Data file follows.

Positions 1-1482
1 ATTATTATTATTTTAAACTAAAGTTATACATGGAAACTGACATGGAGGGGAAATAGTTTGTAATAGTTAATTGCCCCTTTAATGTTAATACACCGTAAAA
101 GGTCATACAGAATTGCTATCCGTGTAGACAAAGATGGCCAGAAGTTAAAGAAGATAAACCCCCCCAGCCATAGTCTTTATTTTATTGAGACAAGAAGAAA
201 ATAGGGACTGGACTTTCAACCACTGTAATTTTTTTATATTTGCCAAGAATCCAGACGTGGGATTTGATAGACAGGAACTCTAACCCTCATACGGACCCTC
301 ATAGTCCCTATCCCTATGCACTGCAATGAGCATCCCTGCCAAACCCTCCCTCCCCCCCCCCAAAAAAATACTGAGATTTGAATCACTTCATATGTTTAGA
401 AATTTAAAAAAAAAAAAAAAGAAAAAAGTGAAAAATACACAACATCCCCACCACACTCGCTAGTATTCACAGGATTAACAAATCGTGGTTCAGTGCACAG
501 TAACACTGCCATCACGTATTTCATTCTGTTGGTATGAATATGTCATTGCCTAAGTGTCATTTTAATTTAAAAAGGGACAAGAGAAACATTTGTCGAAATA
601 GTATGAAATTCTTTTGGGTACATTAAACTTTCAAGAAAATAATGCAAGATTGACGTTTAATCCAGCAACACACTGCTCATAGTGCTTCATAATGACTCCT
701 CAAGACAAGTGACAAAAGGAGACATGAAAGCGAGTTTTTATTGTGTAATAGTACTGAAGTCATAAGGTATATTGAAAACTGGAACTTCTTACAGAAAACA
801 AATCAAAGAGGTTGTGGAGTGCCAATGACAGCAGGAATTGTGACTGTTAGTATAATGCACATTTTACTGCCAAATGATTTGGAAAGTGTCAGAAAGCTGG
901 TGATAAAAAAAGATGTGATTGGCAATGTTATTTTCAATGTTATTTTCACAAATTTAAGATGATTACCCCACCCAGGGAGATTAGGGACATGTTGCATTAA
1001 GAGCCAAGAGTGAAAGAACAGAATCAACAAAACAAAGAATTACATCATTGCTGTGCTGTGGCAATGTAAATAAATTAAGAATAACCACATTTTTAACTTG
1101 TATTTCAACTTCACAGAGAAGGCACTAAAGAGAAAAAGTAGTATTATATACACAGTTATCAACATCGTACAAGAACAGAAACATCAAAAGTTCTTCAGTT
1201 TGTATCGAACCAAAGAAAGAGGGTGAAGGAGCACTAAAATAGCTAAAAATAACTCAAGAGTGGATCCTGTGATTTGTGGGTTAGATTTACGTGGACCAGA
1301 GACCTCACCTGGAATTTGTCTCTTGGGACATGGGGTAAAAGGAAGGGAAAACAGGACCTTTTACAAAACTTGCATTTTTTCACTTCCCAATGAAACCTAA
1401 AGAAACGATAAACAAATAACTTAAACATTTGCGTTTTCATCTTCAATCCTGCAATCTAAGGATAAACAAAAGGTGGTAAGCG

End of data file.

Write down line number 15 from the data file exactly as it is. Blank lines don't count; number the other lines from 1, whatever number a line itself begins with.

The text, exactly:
1301 GACCTCACCTGGAATTTGTCTCTTGGGACATGGGGTAAAAGGAAGGGAAAACAGGACCTTTTACAAAACTTGCATTTTTTCACTTCCCAATGAAACCTAA